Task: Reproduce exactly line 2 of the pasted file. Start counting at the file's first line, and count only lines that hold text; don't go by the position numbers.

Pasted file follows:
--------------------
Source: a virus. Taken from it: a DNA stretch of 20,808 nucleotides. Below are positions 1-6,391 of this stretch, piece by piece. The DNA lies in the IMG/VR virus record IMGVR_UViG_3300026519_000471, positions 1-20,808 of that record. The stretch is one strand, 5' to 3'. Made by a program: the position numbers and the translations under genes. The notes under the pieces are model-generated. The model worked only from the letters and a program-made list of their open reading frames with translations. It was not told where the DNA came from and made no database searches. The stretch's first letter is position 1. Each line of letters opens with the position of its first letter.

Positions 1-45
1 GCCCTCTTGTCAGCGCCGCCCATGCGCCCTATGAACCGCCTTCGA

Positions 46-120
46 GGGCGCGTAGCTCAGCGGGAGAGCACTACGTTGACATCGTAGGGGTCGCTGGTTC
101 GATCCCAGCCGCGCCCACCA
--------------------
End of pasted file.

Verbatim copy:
Positions 1-45